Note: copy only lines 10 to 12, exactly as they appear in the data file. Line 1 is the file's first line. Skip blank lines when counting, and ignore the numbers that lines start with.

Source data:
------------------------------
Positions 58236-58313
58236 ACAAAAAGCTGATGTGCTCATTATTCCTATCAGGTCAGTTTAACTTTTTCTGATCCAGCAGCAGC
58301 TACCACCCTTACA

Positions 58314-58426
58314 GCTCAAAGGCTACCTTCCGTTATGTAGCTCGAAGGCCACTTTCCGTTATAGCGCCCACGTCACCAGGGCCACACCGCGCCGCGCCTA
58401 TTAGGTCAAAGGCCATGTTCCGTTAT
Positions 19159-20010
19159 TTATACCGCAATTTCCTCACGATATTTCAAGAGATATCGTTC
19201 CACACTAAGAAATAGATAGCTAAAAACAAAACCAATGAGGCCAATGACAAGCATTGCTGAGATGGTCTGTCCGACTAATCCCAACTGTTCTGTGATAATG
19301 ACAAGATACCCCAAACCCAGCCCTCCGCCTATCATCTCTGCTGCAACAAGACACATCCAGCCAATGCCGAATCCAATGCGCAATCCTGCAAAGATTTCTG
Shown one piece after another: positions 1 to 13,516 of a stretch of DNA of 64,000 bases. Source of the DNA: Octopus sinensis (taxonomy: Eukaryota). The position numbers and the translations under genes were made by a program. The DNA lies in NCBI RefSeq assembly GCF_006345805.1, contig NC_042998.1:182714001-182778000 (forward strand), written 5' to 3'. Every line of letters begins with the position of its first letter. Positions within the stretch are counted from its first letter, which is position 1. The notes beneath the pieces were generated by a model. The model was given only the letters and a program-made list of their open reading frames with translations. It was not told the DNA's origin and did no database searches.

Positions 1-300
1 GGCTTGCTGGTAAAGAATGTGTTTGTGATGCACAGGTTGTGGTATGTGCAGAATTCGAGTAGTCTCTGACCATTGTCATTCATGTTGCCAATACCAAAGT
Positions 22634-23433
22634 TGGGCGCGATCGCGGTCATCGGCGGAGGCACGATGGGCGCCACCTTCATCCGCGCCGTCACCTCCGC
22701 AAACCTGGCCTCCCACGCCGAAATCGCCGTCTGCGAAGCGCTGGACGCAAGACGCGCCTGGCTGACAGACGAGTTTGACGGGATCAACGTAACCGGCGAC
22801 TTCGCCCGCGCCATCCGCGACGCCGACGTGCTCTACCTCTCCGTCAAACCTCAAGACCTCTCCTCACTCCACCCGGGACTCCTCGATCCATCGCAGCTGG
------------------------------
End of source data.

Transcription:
19301 ACAAGATACCCCAAACCCAGCCCTCCGCCTATCATCTCTGCTGCAACAAGACACATCCAGCCAATGCCGAATCCAATGCGCAATCCTGCAAAGATTTCTG
Shown one piece after another: positions 1 to 13,516 of a stretch of DNA of 64,000 bases. Source of the DNA: Octopus sinensis (taxonomy: Eukaryota). The position numbers and the translations under genes were made by a program. The DNA lies in NCBI RefSeq assembly GCF_006345805.1, contig NC_042998.1:182714001-182778000 (forward strand), written 5' to 3'. Every line of letters begins with the position of its first letter. Positions within the stretch are counted from its first letter, which is position 1. The notes beneath the pieces were generated by a model. The model was given only the letters and a program-made list of their open reading frames with translations. It was not told the DNA's origin and did no database searches.

Positions 1-300